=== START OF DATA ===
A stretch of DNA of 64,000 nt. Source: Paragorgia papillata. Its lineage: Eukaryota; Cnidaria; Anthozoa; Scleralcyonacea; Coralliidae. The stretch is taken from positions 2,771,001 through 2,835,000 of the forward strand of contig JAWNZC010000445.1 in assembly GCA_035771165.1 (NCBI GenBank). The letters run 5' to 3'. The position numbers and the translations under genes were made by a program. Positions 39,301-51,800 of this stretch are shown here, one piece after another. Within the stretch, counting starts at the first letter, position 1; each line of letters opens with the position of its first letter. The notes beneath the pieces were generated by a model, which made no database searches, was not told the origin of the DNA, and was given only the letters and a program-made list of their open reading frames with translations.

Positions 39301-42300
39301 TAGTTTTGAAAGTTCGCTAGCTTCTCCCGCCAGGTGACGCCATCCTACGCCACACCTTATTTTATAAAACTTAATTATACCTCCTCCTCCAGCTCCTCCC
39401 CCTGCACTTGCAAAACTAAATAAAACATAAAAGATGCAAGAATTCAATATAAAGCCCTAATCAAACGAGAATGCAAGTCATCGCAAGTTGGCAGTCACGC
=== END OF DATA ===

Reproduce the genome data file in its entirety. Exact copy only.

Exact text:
A stretch of DNA of 64,000 nt. Source: Paragorgia papillata. Its lineage: Eukaryota; Cnidaria; Anthozoa; Scleralcyonacea; Coralliidae. The stretch is taken from positions 2,771,001 through 2,835,000 of the forward strand of contig JAWNZC010000445.1 in assembly GCA_035771165.1 (NCBI GenBank). The letters run 5' to 3'. The position numbers and the translations under genes were made by a program. Positions 39,301-51,800 of this stretch are shown here, one piece after another. Within the stretch, counting starts at the first letter, position 1; each line of letters opens with the position of its first letter. The notes beneath the pieces were generated by a model, which made no database searches, was not told the origin of the DNA, and was given only the letters and a program-made list of their open reading frames with translations.

Positions 39301-42300
39301 TAGTTTTGAAAGTTCGCTAGCTTCTCCCGCCAGGTGACGCCATCCTACGCCACACCTTATTTTATAAAACTTAATTATACCTCCTCCTCCAGCTCCTCCC
39401 CCTGCACTTGCAAAACTAAATAAAACATAAAAGATGCAAGAATTCAATATAAAGCCCTAATCAAACGAGAATGCAAGTCATCGCAAGTTGGCAGTCACGC